“Imagine all the people, sharing all the world…”

There could not have been a better excursion than this for the 2023 SUSI scholars visiting Arizona’s Valley of the Sun, before their departure in three days for Los Angeles. The scholars stood before a harsh political reality on the afternoon of July 1, a border wall turning a single city into two: Nogales in Arizona (USA) and Sonora (Mexico).  

After a Friday night concluding party in Phoenix, the scholars started their journey around 6:30 am on Saturday in order to explore three spots in Arizona: the San Xavier del Bac Mission, the town of Tubac, and the Santa Cruz County Border Fence in Nogales.

Chairman Austin Nuñez addresses the SUSI Scholars in the council chambers
Chairman Austin G. Nuñez of the Tohono O’odham Tribal Nation talked about various issues in his community to SUSI scholars at the San Xavier District council.

On the way to the San Xavier del Bac Mission, the scholars were mesmerized looking at the overwhelming beauty of the Valley, desert farmland and trees across the highways. Before arriving at the historic landmark Mission of San Xavier del Bac, the visiting scholars had an opportunity to listen to Austin G. Nuñez, chairman of the San Xavier District of the Tohono O’odham Nation. The scholars learnt about the lives and livelihoods of these Indigenous people from Chairman Nuñez, who has been serving the community as a key leader for the last 36 years. The scholars were especially fascinated by the narration of the legal battle of this community to protect their rights to water in the region.

Colorful pottery and metal decorative items on display in Tubac, AZ
Glimpse of a colorful street in Tubac, a small town in Santa Cruz County, Arizona

Later, the SUSI participants spent around two hours in Tubac, a small town in Santa Cruz County. Some scholars could not hold back their excitement in seeing the beauty of this colorful town.

A scholar strolls through the center of Tubac
Smiling SUSI scholar Angela Van Der Kooye from Suriname was spotted on the streets of Tubac

“I have liked this small town so much! It is so colorful, and every lane here is decorated in a unique way,” said SUSI scholar Elira Turdubaeva from the Kyrgyz Republic.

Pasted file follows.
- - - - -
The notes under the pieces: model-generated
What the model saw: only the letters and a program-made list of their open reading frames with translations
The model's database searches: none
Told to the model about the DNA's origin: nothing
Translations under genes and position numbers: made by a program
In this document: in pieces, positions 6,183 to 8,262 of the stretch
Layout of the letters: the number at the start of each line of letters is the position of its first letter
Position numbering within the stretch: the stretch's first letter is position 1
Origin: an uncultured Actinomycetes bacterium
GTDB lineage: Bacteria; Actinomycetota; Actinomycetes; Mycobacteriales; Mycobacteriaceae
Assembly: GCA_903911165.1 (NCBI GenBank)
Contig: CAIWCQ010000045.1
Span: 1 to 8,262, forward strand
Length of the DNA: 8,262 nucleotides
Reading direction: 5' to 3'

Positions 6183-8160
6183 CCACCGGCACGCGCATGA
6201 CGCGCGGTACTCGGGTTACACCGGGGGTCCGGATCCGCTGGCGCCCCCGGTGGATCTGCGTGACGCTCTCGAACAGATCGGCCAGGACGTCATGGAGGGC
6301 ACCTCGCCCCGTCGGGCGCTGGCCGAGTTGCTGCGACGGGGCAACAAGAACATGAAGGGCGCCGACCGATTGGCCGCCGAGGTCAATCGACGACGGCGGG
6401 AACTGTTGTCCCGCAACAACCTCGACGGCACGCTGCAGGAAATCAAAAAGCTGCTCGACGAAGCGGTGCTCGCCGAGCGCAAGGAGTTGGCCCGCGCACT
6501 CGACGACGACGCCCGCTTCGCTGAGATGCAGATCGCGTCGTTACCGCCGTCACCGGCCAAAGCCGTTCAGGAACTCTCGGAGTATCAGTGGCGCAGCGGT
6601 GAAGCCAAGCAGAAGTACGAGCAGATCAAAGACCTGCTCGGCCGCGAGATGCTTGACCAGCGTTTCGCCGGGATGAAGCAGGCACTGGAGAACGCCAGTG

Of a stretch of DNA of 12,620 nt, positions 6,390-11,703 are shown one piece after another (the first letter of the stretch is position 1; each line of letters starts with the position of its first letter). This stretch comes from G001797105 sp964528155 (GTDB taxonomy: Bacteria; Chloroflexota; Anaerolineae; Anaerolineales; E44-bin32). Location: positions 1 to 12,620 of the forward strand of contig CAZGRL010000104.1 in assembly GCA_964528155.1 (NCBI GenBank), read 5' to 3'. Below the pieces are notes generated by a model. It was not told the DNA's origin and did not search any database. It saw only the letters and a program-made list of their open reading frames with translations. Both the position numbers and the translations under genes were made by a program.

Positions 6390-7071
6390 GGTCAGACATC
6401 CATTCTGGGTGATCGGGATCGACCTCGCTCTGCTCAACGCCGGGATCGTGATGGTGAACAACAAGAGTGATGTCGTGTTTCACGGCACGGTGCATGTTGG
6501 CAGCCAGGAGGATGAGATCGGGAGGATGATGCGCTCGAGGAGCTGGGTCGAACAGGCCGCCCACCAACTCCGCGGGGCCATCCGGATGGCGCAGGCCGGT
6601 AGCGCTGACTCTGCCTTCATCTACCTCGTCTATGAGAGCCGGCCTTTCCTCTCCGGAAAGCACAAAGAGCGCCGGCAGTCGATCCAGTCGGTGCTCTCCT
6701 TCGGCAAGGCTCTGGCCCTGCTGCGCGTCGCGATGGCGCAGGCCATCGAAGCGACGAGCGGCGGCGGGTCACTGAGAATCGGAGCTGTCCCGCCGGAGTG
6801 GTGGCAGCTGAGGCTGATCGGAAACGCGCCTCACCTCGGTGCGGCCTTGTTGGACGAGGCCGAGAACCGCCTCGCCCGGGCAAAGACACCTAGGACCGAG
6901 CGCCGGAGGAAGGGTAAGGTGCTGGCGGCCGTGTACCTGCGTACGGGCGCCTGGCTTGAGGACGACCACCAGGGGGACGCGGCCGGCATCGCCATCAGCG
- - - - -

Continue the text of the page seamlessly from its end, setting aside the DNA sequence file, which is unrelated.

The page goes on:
Before boarding the bus for Nogales, the scholars had lunch and explored various gift shops and art galleries in Tubac.

The scholars reached Nogales Arizona around 2:30 pm. The fence splitting the city into two parts, on the U.S. and Mexico sides, drew the attention of the scholars as soon as the bus pulled to a stop. The scholars expressed mixed reactions, predominantly sadness, while roaming around the border wall.

The border fence that bisects Nogales
Fence that draws a borderline between the people of a single city: Nogales in Arizona (USA) and in Sonora (Mexico)

“I understand that you might need to build a wall to distinguish two states. However, I feel bad when I see black wires like these used to separate two countries. Such wires may create questions in people’s minds about whether these wires are used for the purpose of defense or not,” said Shang Fang “Felicity” Hsu, a SUSI scholar from Taiwan.

SUSI scholar Alejandro Vargas Johansson from Costa Rica also does not feel nice about the global phenomenon of building fences across borders. As he said:

“The idea of constructing fences in border areas is not something fancy. When we build a fence to separate two countries, it is not just a borderline to segregate two territories but it is a wall that separates two cultures which should not be welcomed in this modern and globalized world.”

Alejandro Vargas Johansson (Costa Rica)
A border guard stands at the crossing station, with a sign pointing toward Mexico
A US security officer patrolling the border area in Nogales, Arizona

SUSI scholar Anida Sokol from Bosnia Herzegovina also thinks that building fences across borders around the globe is nothing but an outcome of bad policies. As she noted:  

“I think everyone should be free to move, especially when people are in bad conditions and they want to move to some places for better opportunities, they should be allowed to move. After all, we all live in this Mother Earth.”   

Anida Sokol (Bosnia Herzegovina)

Elastus Mambwe, a scholar from Zambia, thinks that political figures may have reasons for putting up large fences in borderlines, but at the end of the day, these politicians never explain what happens to the people who live across the border areas.     

After listening to all these reactions, I felt that the life of humans is not all about color and decoration like the streets in the beautiful town of Tubac; it is also about black wires and fences. Before I conclude, I would like to share a couple of lines from the famous singer John Lennon’s song “Imagine.” The lyrics are “Imagine all, the people, sharing all the world…”

“Imagine all the people,
Sharing all the world…  

Finally, the SUSI scholars boarded the bus at around 3:20 pm from Nogales, returning to their destination in downtown Phoenix.